Many know that college is a place to grow and evolve into the person you were destined to be. That idea is beautiful and lovely, but what about the person you have become over the past 18 years? That person has values and beliefs that are not worth giving up just because a new chapter has started in your life. In college, we will hear new perspectives that contradict what we once believed. Whether in the classroom or on State Street, people may try to convince you of their correctness. Although I am a fan of listening and learning new things, I am a bigger proponent of having the courage of your convictions. Here are three simple things you can do to ensure you will not lose yourself in this college scene and validate the beliefs that make you who you are.
- Spend time meditating on your beliefs
In order to face these new, different ideas, you must have an established belief in your heart. To be faithful in your values, you must revisit them again and again while on campus. This may look like waking up in the morning and affirming the things you know about yourself and the world to be true. For me, it is praying and spending time in the Bible to assure myself that my heart is in the right place.. As a strong believer in scripture, Psalm 31:25 comes to mind, “Be strong and take heart”. This reigns true for everyone; that it will take strength to stay committed to your ideals, but there is beauty in being steadfast. It is important that you dedicate time to know who you are apart from campus.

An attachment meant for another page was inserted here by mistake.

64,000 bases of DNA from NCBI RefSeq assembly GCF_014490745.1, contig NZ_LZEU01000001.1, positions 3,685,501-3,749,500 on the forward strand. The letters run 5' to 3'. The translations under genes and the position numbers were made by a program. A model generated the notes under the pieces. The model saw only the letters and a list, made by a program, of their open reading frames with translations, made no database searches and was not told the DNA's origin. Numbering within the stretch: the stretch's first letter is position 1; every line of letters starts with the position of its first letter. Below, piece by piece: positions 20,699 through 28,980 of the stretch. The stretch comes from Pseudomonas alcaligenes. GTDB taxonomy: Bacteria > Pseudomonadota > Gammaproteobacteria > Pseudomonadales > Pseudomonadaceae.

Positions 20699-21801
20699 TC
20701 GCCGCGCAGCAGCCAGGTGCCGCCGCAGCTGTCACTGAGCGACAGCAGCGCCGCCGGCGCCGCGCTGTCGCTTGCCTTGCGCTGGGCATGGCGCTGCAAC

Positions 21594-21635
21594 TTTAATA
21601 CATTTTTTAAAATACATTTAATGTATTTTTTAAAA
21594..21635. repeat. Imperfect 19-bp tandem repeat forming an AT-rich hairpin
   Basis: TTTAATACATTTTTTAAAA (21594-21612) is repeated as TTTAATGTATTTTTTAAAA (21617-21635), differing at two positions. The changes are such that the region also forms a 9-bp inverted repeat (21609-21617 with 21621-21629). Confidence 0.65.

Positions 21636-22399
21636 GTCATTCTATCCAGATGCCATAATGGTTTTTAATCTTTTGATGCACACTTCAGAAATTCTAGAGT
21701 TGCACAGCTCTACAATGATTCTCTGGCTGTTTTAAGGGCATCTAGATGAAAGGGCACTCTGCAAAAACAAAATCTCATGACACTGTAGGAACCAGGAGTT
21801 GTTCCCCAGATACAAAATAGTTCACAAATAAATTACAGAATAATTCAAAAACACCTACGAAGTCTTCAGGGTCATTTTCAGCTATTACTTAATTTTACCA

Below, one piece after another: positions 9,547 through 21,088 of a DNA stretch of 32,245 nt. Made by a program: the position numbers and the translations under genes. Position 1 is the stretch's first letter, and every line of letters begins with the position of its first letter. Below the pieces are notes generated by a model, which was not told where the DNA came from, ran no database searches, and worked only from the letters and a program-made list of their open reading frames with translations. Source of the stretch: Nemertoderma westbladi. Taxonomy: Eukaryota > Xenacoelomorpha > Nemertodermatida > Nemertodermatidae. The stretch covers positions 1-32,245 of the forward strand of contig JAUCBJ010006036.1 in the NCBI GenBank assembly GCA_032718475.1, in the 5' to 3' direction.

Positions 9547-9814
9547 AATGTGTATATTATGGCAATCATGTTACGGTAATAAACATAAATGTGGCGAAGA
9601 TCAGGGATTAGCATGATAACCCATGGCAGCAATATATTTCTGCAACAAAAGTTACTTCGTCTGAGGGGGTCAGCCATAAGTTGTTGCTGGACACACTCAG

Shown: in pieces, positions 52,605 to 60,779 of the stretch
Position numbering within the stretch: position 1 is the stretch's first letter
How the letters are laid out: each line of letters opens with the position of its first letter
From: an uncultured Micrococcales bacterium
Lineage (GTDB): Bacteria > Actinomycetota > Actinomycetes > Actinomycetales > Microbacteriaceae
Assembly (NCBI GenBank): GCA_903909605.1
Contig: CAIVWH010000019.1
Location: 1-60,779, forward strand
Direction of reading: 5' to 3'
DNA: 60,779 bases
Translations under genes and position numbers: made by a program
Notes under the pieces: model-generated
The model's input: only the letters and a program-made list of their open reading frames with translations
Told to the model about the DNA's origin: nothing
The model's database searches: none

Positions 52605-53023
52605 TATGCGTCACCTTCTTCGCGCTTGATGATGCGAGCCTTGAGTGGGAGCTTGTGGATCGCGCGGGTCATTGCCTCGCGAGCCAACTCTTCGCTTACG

- Read (lots of) books
Yes, you read this correctly. Read books in addition to your class load. Reading many types of books allows your mind to explore different areas, including the reasoning in your beliefs. The ability to gather information on your own values is so incredibly accessible in this generation, and we have to take advantage of it. It might look like downloading your preferred religious text on your phone or ordering a book to build your knowledge on Amazon Prime and having it at your fingertips in two days. In reading books, we learn to think on our views in scholarly ways, not strictly emotional. Taking the time to read shows a dedication to educating yourself on beliefs and increasing your validity on the subject. Reading books on your belief establishes your truth only further.
- Make good friends and live in community, always
The opportunity to make lifelong friendships will be one of the best parts of your college experience, and it will also be influential in it’s sustainability of your value system. The people you surround yourself with over these next four years, especially your first year, will be a big part of the person you become. In friendship, we share our ideas and deepest thoughts; so having people to affirm the beliefs you have is vital to your growth. In community, your beliefs can be validated to only grow stronger. That community can be found in the campus organizations you join or your place of worship in Madison; and it is in these spaces that community cultivates its true meaning. In community and having good friends, the convictions you have will be instituted in you and become the truth that you need.
As we face many new ideas, it is important that we know who we are and what we believe. Your beliefs are not elementary or naive but a crucial part of who you are and wish to become. Do not let go of these values, but hold on tightly, because many things will try to take them from you. In having the courage of your convictions, you are unapologetically unmoved and unshaken, because of the beautiful truth that you profess. Stay encouraged.